There's one holdout operation, though: the Bondurant brothers, headed by Forest Bondurant (Tom Hardy). Hardy's taciturn performance reminded me of faded black-and-white family pictures of long-dead relatives who made their livings on farms in Western Kentucky. Hardy's certainly got the tough-as-nails side of his performance down. He's a good actor, but his performance in Lawless doesn't exhibit nearly the range he's capable of. Forest is joined by his two brothers: perpetually drunk Howard (Jason Clarke) and cowardly Jack (Shia LaBeouf). Jack is the runt of the litter who wants to rise in his brothers' estimation. Thus, he's constantly trying to prove himself and generally unsuccessful in his attempts. Jack's stupid mistakes account for much of the plot's predictable progression toward what we expect will be a bloody showdown between the Bondurant boys and Guy Pearce. But if you go back far enough, you'll see plenty of movies about Prohibition, and most of them are at least more interesting than this one, which is only mildly entertaining at best and creepily violent at worst.
The film's overly deterministic, trigger-happy progression becomes more than irritating and tiresome: it makes you resent the writing (the script is by Nick Cave) and the directing. The story is too carefully constructed--it maximizes the shock value but still has the nerve, or maybe the foolishness, to try and tug at your heartstrings: Jack develops a little light romance with a preacher's daughter, and at the end, the film tries to wrap things up with a nice domestic ending. Hardy falls for Amanda Chastain, a Chicago dancer who's tired of the big city and is hired to tend the bar at his restaurant. Neither of the female leads is given much to do. (One more unpleasant reminder that women still have a rough time getting good parts in movies. They're always having to settle for this kind of banality, it seems.) If you can get a thrill out of the endless slayings with knives and other sharp instruments, and if you can buy all the syrupy stuff that's thrown in between to make the movie seem more layered, you'll surely find Lawless to be some great piece of entertainment, rather than what it is, which is a waste of time.
Directed by John Hillcoat. The supporting cast includes Gary Oldman, Mia Wasikowska, Dane DeHaan, and Lew Temple. 110 minutes.
September 09, 2012
While Cosmopolis throws some interesting ideas at you, the total effect is deadly dull. The ideas are approached in a cerebral, academic way that feels antithetical to movies and the reason we go to them. They may be apropos, especially in today's economic climate, but just being relevant intellectually doesn't make a movie. A movie needs to be experienced on more than a solely intellectual level. Cronenberg may be aiming for some kind of transcendent experience, in which the intellectual becomes visceral. (Many of his films are incredibly visceral, and smart too, so it's more than a little disappointing that he couldn't pull this off with more finesse.) But Cosmopolis doesn't succeed in making that leap. It stagnates within the first 10 minutes: the cars that creep along past the limo, as though in slow motion, might serve as a symbol for this film's sluggish immobility. It's all symbolic of course, but are we supposed to congratulate movies for how literary they can be?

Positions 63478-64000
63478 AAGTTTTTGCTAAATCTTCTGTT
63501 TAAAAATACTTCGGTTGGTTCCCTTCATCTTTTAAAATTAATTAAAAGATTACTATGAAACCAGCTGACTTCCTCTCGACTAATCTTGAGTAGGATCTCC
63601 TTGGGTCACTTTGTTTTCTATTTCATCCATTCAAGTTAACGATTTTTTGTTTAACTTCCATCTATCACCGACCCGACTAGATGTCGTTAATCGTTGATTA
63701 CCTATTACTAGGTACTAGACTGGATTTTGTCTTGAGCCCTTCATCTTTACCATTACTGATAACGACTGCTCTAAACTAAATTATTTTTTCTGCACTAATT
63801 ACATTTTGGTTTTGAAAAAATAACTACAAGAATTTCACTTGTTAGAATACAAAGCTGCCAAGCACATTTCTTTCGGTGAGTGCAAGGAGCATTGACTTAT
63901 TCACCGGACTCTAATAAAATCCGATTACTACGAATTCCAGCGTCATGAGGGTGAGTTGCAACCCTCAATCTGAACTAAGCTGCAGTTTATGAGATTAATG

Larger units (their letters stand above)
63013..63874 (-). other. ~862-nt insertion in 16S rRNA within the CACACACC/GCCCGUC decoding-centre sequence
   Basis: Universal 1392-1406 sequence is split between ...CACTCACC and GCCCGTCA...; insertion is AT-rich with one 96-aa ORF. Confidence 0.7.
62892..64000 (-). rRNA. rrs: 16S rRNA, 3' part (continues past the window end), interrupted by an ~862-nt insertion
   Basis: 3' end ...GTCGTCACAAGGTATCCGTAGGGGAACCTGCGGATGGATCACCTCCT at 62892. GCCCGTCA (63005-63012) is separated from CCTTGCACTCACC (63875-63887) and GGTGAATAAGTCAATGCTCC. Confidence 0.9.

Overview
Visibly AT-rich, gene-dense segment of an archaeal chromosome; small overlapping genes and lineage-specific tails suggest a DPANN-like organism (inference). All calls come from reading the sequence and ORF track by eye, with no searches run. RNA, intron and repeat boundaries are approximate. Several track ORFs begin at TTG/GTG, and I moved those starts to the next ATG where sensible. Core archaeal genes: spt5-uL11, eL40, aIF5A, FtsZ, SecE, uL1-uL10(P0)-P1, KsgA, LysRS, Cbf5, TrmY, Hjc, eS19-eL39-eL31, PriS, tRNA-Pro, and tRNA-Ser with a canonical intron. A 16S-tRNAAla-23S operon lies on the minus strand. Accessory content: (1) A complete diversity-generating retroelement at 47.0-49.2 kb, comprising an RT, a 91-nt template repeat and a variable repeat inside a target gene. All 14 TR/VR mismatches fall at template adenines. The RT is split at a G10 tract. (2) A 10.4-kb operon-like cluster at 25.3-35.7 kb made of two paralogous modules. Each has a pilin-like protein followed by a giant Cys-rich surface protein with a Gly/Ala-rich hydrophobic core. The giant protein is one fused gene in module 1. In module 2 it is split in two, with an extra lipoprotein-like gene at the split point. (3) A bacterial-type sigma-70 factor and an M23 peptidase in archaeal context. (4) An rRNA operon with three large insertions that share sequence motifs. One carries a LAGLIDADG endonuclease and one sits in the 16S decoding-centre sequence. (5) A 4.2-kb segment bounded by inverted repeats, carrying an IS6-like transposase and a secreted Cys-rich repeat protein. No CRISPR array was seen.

Robert Pattinson is too bland an actor to give the film much life, but then that's the real problem with this movie: his blandness is perfect for it. It's a movie about the lifelessness of the Super Rich, whose charmed existences aren't overshadowed by the problems of normal people. I kept waiting for something more interesting to happen, for these ideas to develop into a movie rather than a series of hokey dialogues, but that something never came. The big scene at the end between Pattinson and Paul Giamatti, who plays one of his disgruntled former employees (who wants to kill him) is just another drawn-out conversation about philosophy and capitalism, like the many that come before it. The script, by Cronenberg, often feels like the work of a lazy, pretentious creative writing major.
I kept wanting to like this movie, in all honesty, but I was so bored it was hard to see past the flaws mentioned above. So, to end on a semi-positive note, I will say that this may be the kind of film you like more the second time around, once your expectations aren't so high. Cosmopolis clocks in 109 minutes, but feels much longer. With Jay Baruchel, Kevin Durand, Juliette Binoche, Samantha Morton, and Sarah Gadon.
September 08, 2012
This may be the first movie in recent memory that doesn't get even the slightest kick out of the violence it portrays. It feels like a coming-of-age story, and there's a certain innocent charm that wafts through every scene, an innocence that persists even when it's violated by what's happening on screen. Granted, much of the killing isn't as graphic as it could have been. The camera mercifully doesn't show it when a boy is forced to shoot another boy by the grand thug of Rio, Li'l Ze (Leandro Firmino). But the effect is there: There's no glory in brutality here. Only horror. It's sobering, but also fascinating. City of God isn't trying to give us a morality play: something for which we can congratulate ourselves for sitting through. It's not that pretentious. The filmmakers care too much about crafting a compelling story to worry about shoving morals down the throats of the audience. The immorality of the situation gets through just fine without the film being preachy, and while I wouldn't say City of God is a good time--even though it is more entertaining that you might expect--it's certainly a rich experience: it leaves a far deeper impression, and the image of the glistening tourist districts, which eludes the film, pops up in your mind by virtue of its absence on the screen. Which is the real fiction? It's pretty clear.